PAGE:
A performance-orientated, turbocharged petrol straight-six is never going to win awards for frugality. And while the 7.8L/100km on-paper consumption figure is impressive, access the M440i’s potent potential and it’s impossible to achieve. It can be entertaining to see how many kilometres you can add to the tank in EcoPro mode. Well, until the roads become twisty or there’s a gap in the traffic.


The xDrive all-wheel-drive system is naturally rear-biased and only starts sending added portions of drive to the front axle when slip is detected. Hence, the M440i feels inherently rear-driven (like all BMWs should) and you can attain surprising amounts of yaw – especially in the well-tuned MDM mode to slacken the ESC. You really can drive the two-door coupe off the rear axle when you provoke it, with a neutral balance and mid-corner rotation easy to come by. That’s thanks to the limited-slip diff out back and the electronically controlled multi-plate central differential.

So, while the rear Michelin Pilot Sport 4S tyres (225/40 R19 front, 255/35 R19 rear) can easily be coaxed into life, it’s the front-end that feels dull by comparison. Arrowing into a corner and nailing the apex is easily achievable, however, become slack with your line or extend beyond the tyre grip and understeer does come into the fray. The somewhat doughy, gloopy steering adds to the lack of outright feedback and connection to the road up front. 

Still, you’d need a handy driver in something a little more special to pull away from it on a twisty mountain pass. Traction, thanks to xDrive and the 4S rubber, is hard to break as the M440i creates newfound levels of grip-and-go on corner exit never before seen in the 4 Series.  


The M440i gains all the active and passive safety tech available in the 4 Series range. Check out the 420i/430i review for more details.


Positioned as almost, but not quite full-fat performance offerings, these coupes aren’t exactly skim milk. Just don’t expect headline 0-100km/h times or ultimate corner-carving ability – even if they’re damn good at both.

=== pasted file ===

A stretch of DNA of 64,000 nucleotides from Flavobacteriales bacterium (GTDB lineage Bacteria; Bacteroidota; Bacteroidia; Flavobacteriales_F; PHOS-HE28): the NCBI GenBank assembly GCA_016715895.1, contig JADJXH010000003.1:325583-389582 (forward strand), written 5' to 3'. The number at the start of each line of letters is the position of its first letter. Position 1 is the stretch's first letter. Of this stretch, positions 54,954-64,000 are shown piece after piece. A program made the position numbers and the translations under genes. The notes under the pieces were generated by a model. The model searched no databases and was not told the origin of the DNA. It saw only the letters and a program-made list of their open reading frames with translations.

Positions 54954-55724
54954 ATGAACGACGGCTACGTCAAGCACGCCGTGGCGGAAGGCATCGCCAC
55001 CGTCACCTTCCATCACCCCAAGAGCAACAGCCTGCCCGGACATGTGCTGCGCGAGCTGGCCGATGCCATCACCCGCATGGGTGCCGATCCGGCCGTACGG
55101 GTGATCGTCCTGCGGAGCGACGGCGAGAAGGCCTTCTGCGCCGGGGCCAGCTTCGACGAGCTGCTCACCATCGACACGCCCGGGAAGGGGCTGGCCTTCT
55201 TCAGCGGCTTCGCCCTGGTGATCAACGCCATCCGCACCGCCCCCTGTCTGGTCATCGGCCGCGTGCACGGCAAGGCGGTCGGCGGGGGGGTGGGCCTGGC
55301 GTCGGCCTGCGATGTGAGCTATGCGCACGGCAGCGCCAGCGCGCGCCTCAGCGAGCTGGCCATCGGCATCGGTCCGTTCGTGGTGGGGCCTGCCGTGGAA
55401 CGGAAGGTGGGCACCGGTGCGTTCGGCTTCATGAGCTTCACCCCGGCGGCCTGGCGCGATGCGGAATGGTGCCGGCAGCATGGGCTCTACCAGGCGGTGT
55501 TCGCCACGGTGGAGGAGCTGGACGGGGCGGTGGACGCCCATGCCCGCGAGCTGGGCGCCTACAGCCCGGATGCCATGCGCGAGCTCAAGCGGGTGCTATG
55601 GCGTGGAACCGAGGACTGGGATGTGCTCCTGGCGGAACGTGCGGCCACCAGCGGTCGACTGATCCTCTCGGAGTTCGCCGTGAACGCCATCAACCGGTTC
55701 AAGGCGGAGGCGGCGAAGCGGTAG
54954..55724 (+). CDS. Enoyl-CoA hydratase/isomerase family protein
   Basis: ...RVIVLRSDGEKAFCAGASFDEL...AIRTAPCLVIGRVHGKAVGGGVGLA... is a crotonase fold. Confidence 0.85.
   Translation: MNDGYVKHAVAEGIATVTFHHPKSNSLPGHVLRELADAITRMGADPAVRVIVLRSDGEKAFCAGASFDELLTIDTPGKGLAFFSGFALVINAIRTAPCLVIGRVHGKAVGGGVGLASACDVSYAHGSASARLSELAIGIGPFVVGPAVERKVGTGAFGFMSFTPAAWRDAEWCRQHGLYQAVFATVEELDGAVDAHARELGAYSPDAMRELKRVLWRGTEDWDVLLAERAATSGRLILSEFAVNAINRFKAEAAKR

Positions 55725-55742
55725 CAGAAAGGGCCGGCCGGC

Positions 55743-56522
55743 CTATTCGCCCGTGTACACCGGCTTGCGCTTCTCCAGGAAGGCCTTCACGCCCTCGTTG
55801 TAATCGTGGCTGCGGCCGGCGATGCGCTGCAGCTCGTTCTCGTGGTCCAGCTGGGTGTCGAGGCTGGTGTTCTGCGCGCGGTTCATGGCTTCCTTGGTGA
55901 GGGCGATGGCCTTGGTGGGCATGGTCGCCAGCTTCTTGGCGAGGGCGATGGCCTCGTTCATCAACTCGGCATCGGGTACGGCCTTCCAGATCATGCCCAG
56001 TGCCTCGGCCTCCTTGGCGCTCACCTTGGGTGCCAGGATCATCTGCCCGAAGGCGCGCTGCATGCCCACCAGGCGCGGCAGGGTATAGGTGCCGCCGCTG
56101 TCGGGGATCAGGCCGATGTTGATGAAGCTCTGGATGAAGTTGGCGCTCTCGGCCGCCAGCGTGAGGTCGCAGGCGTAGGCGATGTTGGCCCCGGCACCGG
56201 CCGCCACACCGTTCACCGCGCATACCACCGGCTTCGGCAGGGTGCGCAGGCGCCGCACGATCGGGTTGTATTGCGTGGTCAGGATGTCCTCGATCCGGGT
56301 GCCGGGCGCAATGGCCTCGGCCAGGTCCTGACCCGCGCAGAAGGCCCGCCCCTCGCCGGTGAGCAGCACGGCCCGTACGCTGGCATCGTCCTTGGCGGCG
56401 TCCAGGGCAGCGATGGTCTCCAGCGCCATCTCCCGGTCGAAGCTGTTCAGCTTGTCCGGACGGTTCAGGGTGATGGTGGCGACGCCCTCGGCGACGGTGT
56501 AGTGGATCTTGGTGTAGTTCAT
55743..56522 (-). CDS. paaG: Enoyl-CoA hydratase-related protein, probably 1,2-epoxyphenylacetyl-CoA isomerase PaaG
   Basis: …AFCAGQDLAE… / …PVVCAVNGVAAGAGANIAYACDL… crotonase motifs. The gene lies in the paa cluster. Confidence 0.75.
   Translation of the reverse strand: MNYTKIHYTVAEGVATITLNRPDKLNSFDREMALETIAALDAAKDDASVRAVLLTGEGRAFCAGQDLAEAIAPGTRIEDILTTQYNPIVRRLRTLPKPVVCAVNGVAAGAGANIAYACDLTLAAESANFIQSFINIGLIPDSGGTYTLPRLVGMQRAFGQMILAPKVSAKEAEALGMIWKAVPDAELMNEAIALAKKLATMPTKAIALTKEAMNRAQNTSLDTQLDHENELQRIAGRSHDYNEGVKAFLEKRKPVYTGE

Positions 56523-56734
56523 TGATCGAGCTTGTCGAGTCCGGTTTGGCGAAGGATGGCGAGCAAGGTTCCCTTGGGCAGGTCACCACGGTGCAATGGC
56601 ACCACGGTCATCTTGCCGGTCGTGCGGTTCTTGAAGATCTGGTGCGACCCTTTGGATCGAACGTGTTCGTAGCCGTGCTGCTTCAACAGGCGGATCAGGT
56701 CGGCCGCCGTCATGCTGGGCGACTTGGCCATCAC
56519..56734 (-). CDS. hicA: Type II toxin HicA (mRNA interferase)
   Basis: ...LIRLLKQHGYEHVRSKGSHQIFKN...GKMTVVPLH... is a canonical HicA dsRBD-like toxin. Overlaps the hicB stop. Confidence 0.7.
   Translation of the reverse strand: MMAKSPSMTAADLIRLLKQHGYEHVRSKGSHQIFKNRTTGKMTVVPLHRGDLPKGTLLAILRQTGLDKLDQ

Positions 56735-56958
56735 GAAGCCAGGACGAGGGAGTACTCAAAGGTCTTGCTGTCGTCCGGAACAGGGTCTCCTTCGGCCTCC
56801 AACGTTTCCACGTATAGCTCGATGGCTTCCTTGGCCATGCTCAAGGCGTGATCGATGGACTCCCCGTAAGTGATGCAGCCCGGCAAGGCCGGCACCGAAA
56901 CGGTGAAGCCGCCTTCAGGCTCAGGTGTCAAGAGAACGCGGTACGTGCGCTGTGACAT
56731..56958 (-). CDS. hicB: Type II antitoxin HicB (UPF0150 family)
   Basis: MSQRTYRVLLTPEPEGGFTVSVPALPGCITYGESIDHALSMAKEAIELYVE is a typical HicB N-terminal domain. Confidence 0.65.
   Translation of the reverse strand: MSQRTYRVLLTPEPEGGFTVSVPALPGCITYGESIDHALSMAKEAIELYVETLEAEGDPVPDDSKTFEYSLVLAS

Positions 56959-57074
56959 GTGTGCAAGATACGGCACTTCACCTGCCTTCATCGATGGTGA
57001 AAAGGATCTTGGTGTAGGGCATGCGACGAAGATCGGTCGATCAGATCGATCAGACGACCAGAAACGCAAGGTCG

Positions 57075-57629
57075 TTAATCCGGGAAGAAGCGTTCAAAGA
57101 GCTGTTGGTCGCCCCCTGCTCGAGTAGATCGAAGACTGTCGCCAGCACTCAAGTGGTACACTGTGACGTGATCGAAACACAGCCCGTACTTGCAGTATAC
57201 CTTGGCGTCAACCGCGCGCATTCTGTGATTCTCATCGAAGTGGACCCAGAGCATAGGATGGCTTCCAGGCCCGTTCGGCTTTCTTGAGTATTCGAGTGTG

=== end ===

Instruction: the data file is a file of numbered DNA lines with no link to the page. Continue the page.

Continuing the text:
Audi has most pipped with its price point of $106,900 for its S5 – a consummate allrounder with a cocooning and plush cabin. It’s no slouch, either, with a 260kW/500Nm single turbo V6. The other German is the C43 AMG – the bad-boy C63 S’s understudy. Like its detailed company, it uses a turbo-six (V6) to send 287kW/520Nm to all-four hoops, outstripping both in terms of vocal acoustics.

The left-of-field contenders come by way of the $136,636 Lexus RC F (haggle for a deal) – it’s atmo 5.0-litre V8 is utterly charming and the big RC is an endearing package. A Porsche Cayman can be had in this company, with the entry-level Cayman coming in at $115,542. It’s down on power, but its chassis is sweet and presents dynamics verging on brilliance. The $94,536 Toyota Supra, which shares the BMW B58 engine, is a comparative bargain.


There’s no denying you’ll have to really want the M440i to buy it. The $116,900 price tag is significant, and there’s something missing in terms of emotional pull. However, one of the liberating benefits of the hot, xDrive-equipped 4 Series is that you don’t have to wait for perfect conditions for a spirited drive – something buyers of this M-light should seek out. Its competency in varied conditions is matched with poise when the tempo lowers.

While it might not be endowed with the design grace of the usurped F32, the addition of M Performance knowhow and xDrive grip to the 4 Series’ artillery has generated an impressive package. And one that certainly shouldn’t be overlooked.




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  1. First of all let me thank you for nice review and stunning photos.

    I would also like to point out it’s interesting how many emotion this car brings to people.
    May I ask why did you gave 4 of 5 stars to this car performance? It’s seems to me that 374hp should be more than enough. At least that is what I expect from carwow review